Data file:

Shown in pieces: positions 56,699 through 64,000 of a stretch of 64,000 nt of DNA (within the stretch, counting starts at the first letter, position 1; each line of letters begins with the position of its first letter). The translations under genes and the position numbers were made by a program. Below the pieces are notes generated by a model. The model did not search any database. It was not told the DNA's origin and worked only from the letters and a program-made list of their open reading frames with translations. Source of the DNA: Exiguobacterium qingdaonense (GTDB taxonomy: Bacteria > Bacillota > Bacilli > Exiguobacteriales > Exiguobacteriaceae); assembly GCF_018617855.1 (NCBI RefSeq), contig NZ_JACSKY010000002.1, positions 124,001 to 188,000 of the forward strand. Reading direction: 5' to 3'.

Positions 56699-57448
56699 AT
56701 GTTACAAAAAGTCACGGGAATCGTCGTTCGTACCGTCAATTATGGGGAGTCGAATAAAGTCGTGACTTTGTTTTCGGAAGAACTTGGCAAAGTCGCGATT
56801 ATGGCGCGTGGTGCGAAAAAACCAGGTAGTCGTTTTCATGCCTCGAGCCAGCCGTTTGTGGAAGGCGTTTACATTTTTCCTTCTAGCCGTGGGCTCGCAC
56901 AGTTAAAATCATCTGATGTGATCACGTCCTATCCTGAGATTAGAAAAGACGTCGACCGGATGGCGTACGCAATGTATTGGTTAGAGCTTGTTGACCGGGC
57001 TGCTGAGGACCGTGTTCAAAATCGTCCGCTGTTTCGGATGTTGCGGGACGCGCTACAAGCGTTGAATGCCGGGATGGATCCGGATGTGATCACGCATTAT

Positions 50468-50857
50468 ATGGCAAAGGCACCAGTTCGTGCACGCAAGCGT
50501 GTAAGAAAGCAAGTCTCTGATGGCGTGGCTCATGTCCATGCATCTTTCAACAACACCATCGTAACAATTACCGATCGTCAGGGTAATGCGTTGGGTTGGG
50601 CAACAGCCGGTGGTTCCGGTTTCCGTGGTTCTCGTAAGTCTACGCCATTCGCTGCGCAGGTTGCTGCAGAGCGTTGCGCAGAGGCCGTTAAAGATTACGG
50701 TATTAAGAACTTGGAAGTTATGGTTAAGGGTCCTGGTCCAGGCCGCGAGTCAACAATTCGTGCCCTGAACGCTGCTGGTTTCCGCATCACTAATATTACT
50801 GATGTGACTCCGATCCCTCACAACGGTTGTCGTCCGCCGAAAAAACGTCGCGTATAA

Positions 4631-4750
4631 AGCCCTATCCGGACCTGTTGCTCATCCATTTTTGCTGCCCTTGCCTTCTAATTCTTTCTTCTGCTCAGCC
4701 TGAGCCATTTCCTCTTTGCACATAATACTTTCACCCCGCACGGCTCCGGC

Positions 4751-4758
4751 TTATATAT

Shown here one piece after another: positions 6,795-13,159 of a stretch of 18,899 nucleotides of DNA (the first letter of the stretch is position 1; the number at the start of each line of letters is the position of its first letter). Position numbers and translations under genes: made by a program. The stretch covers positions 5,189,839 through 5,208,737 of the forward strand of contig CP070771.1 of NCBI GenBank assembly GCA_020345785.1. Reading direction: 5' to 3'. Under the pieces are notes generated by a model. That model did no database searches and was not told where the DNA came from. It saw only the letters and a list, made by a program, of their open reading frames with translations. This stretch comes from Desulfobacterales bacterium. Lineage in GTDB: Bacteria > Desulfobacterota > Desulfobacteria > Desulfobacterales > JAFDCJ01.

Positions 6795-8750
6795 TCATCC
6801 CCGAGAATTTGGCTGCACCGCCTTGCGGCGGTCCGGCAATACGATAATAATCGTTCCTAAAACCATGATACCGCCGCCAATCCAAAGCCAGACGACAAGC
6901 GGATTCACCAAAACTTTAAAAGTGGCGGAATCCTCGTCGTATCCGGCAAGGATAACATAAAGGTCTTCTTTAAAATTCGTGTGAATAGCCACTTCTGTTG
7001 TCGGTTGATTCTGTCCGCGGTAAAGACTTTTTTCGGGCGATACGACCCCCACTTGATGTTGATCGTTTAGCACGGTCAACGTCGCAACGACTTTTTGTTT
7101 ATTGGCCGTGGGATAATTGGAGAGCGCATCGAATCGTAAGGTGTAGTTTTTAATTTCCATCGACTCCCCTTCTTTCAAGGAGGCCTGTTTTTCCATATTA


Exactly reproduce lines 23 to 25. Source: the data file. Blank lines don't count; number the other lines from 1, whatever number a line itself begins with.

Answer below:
6901 GGATTCACCAAAACTTTAAAAGTGGCGGAATCCTCGTCGTATCCGGCAAGGATAACATAAAGGTCTTCTTTAAAATTCGTGTGAATAGCCACTTCTGTTG
7001 TCGGTTGATTCTGTCCGCGGTAAAGACTTTTTTCGGGCGATACGACCCCCACTTGATGTTGATCGTTTAGCACGGTCAACGTCGCAACGACTTTTTGTTT
7101 ATTGGCCGTGGGATAATTGGAGAGCGCATCGAATCGTAAGGTGTAGTTTTTAATTTCCATCGACTCCCCTTCTTTCAAGGAGGCCTGTTTTTCCATATTA